WASHINGTON – Federal Reserve Chair Jerome Powell sought Thursday to tamp down any concerns that the Fed might soon withdraw some of its support for the U.S. economy and stressed that any such pullback would be signaled far in advance.
During an online discussion hosted by Princeton University, from which Powell earned his undergraduate degree, he Fed chair said the economy’s recovery from the pandemic recession is still far short of its goals.
The Fed had said after its last policy meeting last month that it would continue to buy $120 billion in bonds each month until the economy made “substantial further progress” toward the Fed's goals of maximum employment and stable 2% inflation.
“When that happens — and we can see that clearly — we’ll let the world know," Powell said. "We will communicate very clearly to the public and we’ll do so well in advance before actively considering any tapering of asset purchases.”
The bond purchases are intended to hold down longer-term interest rates to encourage consumers and businesses to borrow and spend. Lower rates on 10-year Treasurys, for example, reduce borrowing costs for home and car buyers. At the same time, the central bank is keeping its benchmark short-term rate at a record low near zero to help support the economy.
Powell also stressed that the Fed probably won't raise its rate until inflation has topped 2% for some time.
“When the time comes to raise interest rates, we’ll certainly do that," he said. “And that time, by the way, is no time soon.”
Powell's remarks Thursday follow recent speculation in financial markets that the Fed might start reducing its bond purchases as early as this year, sooner than was previously expected. Investors have been selling Treasuries, increasing the yield on the 10-year Treasury note in the past week to about 1.1%, up from 0.9%.
The speculation was fueled by comments from several regional Fed bank presidents, including Raphael Bostic of the Atlanta Fed and Robert Kaplan of Dallas. Bostic said last week that he was “hopeful that in fairly short order we can start to recalibrate” the bond purchases. Bostic is a voting member of the Fed's policymaking committee this year.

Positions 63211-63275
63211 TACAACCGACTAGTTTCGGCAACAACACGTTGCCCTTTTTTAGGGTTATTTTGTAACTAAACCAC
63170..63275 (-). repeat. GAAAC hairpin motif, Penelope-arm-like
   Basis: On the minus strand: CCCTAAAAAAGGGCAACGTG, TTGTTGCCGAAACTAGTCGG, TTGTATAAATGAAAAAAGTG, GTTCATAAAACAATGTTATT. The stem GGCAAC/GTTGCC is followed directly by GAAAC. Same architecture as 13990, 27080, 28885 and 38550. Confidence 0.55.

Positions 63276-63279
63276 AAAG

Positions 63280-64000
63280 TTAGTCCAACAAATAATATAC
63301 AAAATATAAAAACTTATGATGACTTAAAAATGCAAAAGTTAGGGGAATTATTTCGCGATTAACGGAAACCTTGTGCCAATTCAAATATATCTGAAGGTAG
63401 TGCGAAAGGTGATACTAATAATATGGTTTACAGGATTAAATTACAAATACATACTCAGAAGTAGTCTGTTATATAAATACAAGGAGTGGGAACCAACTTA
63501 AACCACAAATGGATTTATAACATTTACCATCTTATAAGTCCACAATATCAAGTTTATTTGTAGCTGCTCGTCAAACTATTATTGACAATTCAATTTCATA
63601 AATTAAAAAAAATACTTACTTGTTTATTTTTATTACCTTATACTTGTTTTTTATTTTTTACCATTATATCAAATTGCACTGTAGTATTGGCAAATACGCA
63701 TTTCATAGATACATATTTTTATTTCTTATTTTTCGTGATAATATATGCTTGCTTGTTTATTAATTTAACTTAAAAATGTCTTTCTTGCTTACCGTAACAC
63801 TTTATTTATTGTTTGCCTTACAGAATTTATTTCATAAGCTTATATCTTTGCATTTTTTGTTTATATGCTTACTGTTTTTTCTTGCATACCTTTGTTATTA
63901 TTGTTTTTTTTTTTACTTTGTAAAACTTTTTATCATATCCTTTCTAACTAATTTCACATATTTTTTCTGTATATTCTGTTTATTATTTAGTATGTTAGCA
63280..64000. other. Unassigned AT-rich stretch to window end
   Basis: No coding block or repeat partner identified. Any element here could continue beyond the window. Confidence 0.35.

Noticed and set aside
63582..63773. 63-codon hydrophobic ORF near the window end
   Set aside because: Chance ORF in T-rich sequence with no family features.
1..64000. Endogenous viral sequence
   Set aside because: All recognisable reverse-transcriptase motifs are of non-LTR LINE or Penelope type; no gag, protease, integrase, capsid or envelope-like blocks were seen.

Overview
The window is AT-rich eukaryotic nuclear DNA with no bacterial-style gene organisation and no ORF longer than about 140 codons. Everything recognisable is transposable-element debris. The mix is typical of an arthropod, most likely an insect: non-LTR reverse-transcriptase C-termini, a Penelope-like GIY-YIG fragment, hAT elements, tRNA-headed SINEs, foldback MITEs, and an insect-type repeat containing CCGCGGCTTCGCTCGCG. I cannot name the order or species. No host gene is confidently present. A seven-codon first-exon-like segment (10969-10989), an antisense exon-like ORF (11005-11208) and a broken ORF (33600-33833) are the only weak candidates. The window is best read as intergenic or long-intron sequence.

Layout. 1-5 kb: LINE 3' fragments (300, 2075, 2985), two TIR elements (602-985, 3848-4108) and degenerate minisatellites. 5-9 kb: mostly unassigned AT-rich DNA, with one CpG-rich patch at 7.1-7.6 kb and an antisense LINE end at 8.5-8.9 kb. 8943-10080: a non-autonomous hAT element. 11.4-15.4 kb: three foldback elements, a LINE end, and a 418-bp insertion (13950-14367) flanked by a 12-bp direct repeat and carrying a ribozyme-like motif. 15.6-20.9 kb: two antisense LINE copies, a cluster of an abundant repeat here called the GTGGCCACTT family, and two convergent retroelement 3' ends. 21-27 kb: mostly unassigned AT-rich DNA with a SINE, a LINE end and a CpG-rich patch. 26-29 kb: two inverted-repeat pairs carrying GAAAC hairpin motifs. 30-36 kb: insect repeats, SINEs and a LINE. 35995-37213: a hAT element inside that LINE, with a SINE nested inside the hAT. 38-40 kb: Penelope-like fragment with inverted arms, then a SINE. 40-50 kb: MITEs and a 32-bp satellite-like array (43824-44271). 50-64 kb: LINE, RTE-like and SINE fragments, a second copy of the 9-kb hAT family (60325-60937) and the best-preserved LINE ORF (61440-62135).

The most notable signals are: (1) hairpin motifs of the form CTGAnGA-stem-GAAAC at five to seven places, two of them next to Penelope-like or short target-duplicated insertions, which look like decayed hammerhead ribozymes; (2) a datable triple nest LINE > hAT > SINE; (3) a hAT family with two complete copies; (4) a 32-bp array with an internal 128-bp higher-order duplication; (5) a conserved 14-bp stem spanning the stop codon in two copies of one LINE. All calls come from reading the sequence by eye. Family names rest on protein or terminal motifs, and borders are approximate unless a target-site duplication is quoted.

Members of the Federal Reserve's Board of Governors, who carry particular weight on rate decisions, have stressed that any tapering of bond purchases won't occur for months at least. One of them, Richard Clarida, said last Friday that he thought the purchases would likely continue at least into next year.
And Lael Brainard, another governor, said Wednesday that the current level of bond buying “will remain appropriate for quite some time.”
Some regional Fed bank presidents have signaled that any reduction in bond purchases is probably a long way off. Eric Rosengren, president of the Boston Fed, said in an interview with The Associated Press that “we are still very far from full employment.... Right now, we’re still in a recessionary economy, and we need to get out of that.”
Fed officials want to avoid a repeat of what became known as the “taper tantrum,” one of the Fed's worst communications blunders. It occurred in 2013 under Chairman Ben Bernanke, who suggested that the Fed might soon start reducing the bond purchases it was engaging in at that time in the wake of the Great Recession. Bernanke's remarks caught investors by surprise and triggered a spike in interest rates.
Powell, in fact, said that one lesson from the 2008-2009 downturn is, “be careful not to exit too early” from policies intended to boost the economy.
“And by the way, try not to talk about exit all the time ... because the markets are listening,” he said.
Still, Powell also said he was quite optimistic that the economy would rebound later this year, once COVID-19 vaccines are widely distributed.
“We were in a good place in February of 2020 and we think we can get back there, I would say much sooner than we had feared,” Powell said.